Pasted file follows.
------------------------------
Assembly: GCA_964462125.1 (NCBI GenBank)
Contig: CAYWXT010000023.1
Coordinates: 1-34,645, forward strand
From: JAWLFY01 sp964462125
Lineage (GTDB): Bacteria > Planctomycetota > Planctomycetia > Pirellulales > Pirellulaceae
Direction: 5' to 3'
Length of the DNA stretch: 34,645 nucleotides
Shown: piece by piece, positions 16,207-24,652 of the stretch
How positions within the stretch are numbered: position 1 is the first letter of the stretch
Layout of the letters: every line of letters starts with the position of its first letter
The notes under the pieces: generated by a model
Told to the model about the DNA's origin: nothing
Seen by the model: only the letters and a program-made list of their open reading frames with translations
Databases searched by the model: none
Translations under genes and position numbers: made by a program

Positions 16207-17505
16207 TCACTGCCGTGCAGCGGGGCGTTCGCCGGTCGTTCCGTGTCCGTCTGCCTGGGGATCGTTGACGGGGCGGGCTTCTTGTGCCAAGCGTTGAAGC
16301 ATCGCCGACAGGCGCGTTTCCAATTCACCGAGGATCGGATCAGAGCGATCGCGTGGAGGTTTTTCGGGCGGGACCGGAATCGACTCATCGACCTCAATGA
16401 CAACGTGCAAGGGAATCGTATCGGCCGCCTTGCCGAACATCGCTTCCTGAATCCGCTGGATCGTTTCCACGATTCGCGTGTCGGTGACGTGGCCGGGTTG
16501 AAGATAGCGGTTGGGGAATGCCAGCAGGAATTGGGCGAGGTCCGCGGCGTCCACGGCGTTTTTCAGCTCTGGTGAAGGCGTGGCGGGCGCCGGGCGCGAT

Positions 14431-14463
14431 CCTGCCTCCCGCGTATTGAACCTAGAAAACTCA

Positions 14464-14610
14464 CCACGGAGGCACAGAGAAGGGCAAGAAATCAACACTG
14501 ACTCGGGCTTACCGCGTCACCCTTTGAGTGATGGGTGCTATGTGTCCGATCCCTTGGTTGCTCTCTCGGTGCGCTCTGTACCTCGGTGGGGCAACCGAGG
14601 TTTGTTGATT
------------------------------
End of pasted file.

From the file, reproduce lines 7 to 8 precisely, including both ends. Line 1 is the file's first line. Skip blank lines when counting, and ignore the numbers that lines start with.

Length of the DNA stretch: 34,645 nucleotides
Shown: piece by piece, positions 16,207-24,652 of the stretch